Although students may start their UNB career in Fredericton, their studies may end up taking them somewhere far beyond the Maritimes.
In the summer of 2015, Alysha-Rae Weekes, a 2017 BBA graduate, went on a three-week study program in France; this gave her a taste of what studying abroad would be like, and so she decided was ready for a more immersive experience. The following semester, Weekes applied to go to Heilbronn University—a UNB partner school in Germany.
Initially, she was only going to be there for six months—but the school semesters in Germany had different annual schedules than those in Canada; because the fall semester started at the beginning of October and ended early February, Weekes said she “couldn’t come back to UNB as a student for the winter, so I decided while I was there, to look for an internship so I could stay for the whole year.”
The campus Weekes attended was located in a small city of about 120,000 people that reminded her of Fredericton; it even had a river running along the centre. “I think it was nice starting in the smaller town, getting a bit better at speaking German and then going [to a larger city],” she said.
After spending a year abroad and realizing she didn’t feel as homesick as she expected, Weekes decided she was ready to challenge herself and visit a developing country next.
“I think for me—and for a lot of other students, maybe you just need the progression—and it’s nice to have those shorter term trips available, just to see what you can handle and work up from there,” Weekes said.
In May of this year, Weekes and eight other UNB students spent a summer abroad in Malawi, a landlocked country in southeastern Africa.
One student on the trip, a fourth-year Biology student named Lua Samimi, learned about the opportunity while scrolling through her Facebook feed. A picture of Malawi caught her attention, and she soon found out that the Queen Elizabeth II Diamond Jubilee Scholarship program selected and sponsored students to go on an internship for three months.
After two days of travelling and countless others preparing to fly across the world, Samimi said she was “really excited to get all the logistics out of the way so we could actually start our internship and meet the people in Malawi.”
Each intern had a job in a different area, as well as a goal to achieve through the program. Samimi was placed at the Africa University for Diplomacy, Counseling and International Relations. Her main goal was to help them start up a clinic and expand on their current services. She ended up doing a lot more.
“I [ended up] expanding my internship and working with the University of North Carolina on a research project [that helps prevent] mother-to-child HIV transmission,” said Samimi.
Through this additional role, she got to participate in pediatric rounds at the local clinic. For her, it was insightful to see how healthcare worked in Malawi and to learn firsthand from the doctors there. She also got to witness how a lack of resources can sometimes be the main reason a patient isn’t able to recover—despite the doctor’s expertise and efforts.
“The whole summer in general taught me to not plan out my life out so much. I hadn’t planned to go to Malawi and it changed my plans for the future, […] so it helped me relax and become more flexible,” she said.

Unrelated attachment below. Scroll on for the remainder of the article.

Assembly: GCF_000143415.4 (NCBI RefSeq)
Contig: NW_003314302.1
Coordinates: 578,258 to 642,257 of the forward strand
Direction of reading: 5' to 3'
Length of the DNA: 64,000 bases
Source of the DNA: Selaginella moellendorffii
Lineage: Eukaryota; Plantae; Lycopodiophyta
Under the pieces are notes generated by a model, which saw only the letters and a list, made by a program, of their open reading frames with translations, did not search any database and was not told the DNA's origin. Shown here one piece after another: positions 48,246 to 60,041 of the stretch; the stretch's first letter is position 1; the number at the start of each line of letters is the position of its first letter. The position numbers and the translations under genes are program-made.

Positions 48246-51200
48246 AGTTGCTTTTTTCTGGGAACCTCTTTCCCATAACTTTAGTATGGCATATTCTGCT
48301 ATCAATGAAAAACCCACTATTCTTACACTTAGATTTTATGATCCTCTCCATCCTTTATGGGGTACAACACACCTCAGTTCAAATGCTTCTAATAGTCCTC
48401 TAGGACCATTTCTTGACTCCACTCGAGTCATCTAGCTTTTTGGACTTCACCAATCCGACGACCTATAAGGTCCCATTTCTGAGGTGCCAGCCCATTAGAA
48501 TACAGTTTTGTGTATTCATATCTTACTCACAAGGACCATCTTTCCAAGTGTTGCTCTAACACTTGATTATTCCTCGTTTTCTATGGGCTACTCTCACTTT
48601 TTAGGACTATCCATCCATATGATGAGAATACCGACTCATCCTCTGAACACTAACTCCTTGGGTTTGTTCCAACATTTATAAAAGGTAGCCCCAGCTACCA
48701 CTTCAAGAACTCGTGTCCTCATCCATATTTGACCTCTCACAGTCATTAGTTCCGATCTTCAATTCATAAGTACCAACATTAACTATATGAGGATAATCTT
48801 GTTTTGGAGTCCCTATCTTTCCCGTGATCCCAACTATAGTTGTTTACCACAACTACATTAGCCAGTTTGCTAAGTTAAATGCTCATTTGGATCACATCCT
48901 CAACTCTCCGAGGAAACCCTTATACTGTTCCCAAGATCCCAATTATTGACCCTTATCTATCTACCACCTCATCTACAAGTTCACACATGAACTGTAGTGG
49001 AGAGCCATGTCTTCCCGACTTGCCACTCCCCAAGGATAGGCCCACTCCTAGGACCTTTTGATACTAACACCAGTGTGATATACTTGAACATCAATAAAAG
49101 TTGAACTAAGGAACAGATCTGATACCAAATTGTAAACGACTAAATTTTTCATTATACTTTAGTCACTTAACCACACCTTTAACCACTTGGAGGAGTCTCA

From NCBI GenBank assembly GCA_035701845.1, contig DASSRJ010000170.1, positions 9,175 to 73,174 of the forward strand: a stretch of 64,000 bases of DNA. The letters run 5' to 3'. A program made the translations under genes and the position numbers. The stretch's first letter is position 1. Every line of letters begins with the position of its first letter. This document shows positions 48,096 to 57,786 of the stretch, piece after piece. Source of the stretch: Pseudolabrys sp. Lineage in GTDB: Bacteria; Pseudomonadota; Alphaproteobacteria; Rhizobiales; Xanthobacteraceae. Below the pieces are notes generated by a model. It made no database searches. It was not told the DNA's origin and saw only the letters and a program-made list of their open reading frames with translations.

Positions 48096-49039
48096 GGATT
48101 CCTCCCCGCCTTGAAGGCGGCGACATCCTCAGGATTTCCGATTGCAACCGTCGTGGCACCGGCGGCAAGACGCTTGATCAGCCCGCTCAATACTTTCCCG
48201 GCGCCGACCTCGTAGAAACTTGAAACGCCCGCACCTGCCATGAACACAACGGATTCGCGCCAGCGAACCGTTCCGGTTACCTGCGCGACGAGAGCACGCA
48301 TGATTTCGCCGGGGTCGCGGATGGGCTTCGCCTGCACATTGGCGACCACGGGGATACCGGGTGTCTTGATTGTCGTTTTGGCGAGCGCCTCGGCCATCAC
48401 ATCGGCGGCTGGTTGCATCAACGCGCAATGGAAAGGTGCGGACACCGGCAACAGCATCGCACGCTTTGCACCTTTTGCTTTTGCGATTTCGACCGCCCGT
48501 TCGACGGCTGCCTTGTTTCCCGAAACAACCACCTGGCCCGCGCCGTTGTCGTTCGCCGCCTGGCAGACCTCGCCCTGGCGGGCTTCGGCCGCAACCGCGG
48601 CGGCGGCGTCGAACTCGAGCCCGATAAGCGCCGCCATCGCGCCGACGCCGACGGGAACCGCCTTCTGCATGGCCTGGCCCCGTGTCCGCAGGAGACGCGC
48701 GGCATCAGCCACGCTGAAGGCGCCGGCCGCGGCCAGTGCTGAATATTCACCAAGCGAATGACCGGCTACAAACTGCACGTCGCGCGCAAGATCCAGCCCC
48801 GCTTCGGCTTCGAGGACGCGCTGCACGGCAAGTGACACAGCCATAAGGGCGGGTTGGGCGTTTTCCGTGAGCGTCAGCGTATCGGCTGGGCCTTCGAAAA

As Samimi was getting ready to return to Fredericton, Michaelene Toussaint was preparing to start her UNB Bachelor of Education at one of the university’s satellite campuses in Trinidad.
Growing up in the Caribbean, Toussaint knew from a young age she wanted to be a teacher. Even as a child, she would line up her dolls and pretend to be a teaching a lesson However, when it was time to choose a career, she felt confused as the pressure to study law or medicine—“careers deemed important” by her family and community—increased.
“But I knew deep down that I wanted to be a teacher. And then it dawned on me: a teacher makes a lawyer; a teacher makes a doctor. So I was, ‘Okay, this is what I should choose,’” she said.
She followed her gut and joined the 13-student first-year BEd class at the University of West Indies in September.
Toussaint believes that if she can help a child realize that they have the potential to become what they aspire to be, she would be contributing to her community to the best of her ability.
Toussaint also aspires to be a motivational speaker and has begun to write a column for The Brunswickan. She hopes that by doing this, she will get to experience more from the Canadian culture without leaving home—and believes this will help prepare for a semester abroad at UNB Fredericton in the future.
As Kelly Berg, UNB international programs advisor, says, one of the primary benefits of an international experience is the ability to challenge oneself and learn what you can do on your own. “[Students] return with so much self-confidence; they are proud of their new skills, their experiences and friends from all over the world, and it’s such a joy to see their development throughout their involvement in the program,” she said.
Berg also noted that UNB has short and long-term study and work programs in big and small cities around the world. The destinations can be English or non-English-speaking countries in Europe, Oceania, Asia or the Caribbean—as well as in North and Latin America.
“We feel that we are able to accommodate most requests from students,” she said. Berg acknowledges that her own international experiences have given her the ability to be comfortable working with people from various cultural backgrounds.
“I think this is a very important skill to have in the 21st century.”